Best Sunscreens for Atopic Dermatitis: A Detailed Guide

If you’re living with atopic dermatitis, reading ingredient labels is absolutely crucial. More important than what to look for in a sunscreen — or any cosmetic product, for that matter — is what to avoid. There are specific ingredients known to cause flare-ups.


If you have eczema, try to avoid fragrance, says Jeffrey Cohen, MD, a board-certified dermatologist and an assistant professor of dermatology at Yale University in New Haven, Connecticut. Fragrance is a relatively common allergen that can be irritating for anyone with sensitive skin.

This goes for natural fragrances, including essential oils. Why? Many people have an inflammatory reaction to fragrance. “Many sunscreens have fragrances in them, so it is important to look out for this and choose products without any fragrances,” he says.


Dr. Cohen also suggests avoiding any sunscreens that use chemical products to block the sun, “as chemical sunscreens can be irritating,” he explains. Indeed, the NEA awards its Seal of Acceptance only to physical sunscreen products containing titanium, zinc oxide, and iron, and does not give the seal to any chemical UV absorbers such as chemical-based sunscreens.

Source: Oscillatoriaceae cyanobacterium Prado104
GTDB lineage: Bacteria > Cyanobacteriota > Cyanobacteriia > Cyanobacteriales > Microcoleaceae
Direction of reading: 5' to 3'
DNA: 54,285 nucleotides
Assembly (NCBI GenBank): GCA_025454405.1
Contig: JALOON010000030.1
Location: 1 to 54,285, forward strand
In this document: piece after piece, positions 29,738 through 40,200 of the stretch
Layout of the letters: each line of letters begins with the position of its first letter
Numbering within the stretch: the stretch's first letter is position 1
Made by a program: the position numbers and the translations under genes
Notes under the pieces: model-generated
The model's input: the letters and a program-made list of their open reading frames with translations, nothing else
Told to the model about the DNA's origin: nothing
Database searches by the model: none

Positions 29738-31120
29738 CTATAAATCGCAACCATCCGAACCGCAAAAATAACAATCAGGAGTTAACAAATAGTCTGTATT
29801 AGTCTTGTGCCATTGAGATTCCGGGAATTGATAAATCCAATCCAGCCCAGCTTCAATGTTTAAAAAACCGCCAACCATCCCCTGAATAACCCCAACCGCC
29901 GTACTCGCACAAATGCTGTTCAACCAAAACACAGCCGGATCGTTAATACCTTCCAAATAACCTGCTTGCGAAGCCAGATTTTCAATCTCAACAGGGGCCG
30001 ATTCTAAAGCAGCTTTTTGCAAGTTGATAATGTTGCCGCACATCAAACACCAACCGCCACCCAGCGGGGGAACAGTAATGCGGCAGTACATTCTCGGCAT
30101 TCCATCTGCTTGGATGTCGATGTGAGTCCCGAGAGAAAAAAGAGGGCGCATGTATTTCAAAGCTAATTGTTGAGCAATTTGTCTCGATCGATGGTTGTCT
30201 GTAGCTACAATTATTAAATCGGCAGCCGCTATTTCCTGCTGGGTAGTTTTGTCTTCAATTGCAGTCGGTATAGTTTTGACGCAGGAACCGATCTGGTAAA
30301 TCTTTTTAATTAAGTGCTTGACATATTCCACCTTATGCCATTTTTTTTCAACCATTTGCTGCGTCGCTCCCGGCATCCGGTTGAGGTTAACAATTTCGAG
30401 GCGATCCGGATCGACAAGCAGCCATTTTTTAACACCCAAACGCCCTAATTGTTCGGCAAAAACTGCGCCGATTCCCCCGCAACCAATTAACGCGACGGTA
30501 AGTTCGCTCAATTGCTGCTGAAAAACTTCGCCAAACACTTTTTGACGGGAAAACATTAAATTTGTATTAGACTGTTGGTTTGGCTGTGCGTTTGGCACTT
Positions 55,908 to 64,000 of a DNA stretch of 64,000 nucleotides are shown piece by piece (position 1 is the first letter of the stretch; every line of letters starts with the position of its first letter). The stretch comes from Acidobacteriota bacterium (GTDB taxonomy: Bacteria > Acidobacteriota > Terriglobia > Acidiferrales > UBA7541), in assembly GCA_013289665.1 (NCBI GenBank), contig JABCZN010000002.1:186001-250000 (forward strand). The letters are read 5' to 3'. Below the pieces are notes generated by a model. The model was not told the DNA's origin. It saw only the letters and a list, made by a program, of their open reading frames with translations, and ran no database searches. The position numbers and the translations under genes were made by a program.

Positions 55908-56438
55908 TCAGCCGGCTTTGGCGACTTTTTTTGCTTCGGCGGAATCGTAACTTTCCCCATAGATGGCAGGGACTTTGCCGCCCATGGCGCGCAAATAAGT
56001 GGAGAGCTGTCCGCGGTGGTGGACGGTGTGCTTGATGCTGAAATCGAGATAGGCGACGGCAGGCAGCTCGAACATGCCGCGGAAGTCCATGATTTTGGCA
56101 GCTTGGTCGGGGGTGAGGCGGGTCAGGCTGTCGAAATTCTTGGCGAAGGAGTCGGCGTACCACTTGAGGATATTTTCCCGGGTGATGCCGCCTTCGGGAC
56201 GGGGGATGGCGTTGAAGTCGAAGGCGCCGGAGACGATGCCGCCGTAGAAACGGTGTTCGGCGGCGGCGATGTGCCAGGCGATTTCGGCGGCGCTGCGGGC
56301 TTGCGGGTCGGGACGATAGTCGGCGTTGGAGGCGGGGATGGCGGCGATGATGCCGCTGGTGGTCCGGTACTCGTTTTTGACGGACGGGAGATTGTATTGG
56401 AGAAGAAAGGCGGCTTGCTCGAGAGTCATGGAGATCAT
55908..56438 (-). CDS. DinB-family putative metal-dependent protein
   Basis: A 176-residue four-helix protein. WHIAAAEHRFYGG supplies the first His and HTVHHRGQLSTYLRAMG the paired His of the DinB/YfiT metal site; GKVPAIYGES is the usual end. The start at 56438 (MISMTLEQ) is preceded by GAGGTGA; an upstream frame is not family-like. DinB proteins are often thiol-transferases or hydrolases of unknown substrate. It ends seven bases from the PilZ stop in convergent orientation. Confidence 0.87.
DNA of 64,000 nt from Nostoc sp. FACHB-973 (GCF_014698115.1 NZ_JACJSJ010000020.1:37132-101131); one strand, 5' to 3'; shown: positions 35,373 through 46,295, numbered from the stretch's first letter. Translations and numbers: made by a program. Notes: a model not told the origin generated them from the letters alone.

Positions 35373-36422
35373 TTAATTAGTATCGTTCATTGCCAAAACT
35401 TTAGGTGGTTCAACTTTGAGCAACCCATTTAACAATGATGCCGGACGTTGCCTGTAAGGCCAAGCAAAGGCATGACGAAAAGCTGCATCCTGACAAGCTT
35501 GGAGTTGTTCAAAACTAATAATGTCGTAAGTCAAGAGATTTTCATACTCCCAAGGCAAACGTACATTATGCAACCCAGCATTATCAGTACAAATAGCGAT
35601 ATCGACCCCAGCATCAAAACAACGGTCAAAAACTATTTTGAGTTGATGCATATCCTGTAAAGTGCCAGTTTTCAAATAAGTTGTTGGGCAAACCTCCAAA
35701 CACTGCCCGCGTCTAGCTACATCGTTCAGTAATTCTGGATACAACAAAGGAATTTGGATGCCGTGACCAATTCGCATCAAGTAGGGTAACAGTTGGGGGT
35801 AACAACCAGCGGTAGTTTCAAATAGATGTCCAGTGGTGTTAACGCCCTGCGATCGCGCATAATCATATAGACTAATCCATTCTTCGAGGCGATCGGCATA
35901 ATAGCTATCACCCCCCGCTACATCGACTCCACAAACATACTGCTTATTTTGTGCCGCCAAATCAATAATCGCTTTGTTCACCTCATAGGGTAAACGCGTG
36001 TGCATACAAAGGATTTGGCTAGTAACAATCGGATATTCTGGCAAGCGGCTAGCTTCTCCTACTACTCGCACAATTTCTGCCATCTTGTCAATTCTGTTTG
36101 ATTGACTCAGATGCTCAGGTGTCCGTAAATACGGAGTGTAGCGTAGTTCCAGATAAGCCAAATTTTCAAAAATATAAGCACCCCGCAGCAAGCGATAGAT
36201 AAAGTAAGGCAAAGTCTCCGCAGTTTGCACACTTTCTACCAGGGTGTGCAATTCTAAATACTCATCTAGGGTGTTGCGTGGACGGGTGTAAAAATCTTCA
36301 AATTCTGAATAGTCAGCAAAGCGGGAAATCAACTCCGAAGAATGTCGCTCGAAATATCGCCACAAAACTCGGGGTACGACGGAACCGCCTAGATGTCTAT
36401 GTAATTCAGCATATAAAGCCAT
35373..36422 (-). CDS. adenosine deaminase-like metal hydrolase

Chemical sunscreens typically include active ingredients such as avobenzone, oxybenzone, octocrylene, homosalate, octisalate, and octinoxate.

Oxybenzone and avobenzone in particular are two common allergens in sunscreen that have been linked to allergic contact dermatitis, so to be on the safe side, avoid products containing these ingredients.

Among chemical UV filters found in sunscreen, oxybenzone is the leading allergen and photoallergen, research shows.

One study analyzed 52 bestselling sunscreens for allergenic ingredients, and found the most common low-prevalence allergens were chemical sunscreen ingredients avobenzone, octocrylene, and oxybenzone, and the most common high-prevalence allergen was fragrance.

If you suspect you have an allergy or sensitivity to an ingredient in your sunscreen, ask your dermatologist about performing a patch test.


As mentioned, alcohol, which is common in sunscreen sprays, can be irritating. “They can sting and cause irritation.” There are several ways alcohol can be listed on skin-care products. Some of the most common include ethyl alcohol, denatured alcohol, cetyl, stearyl, cetearyl, or lanolin alcohol.

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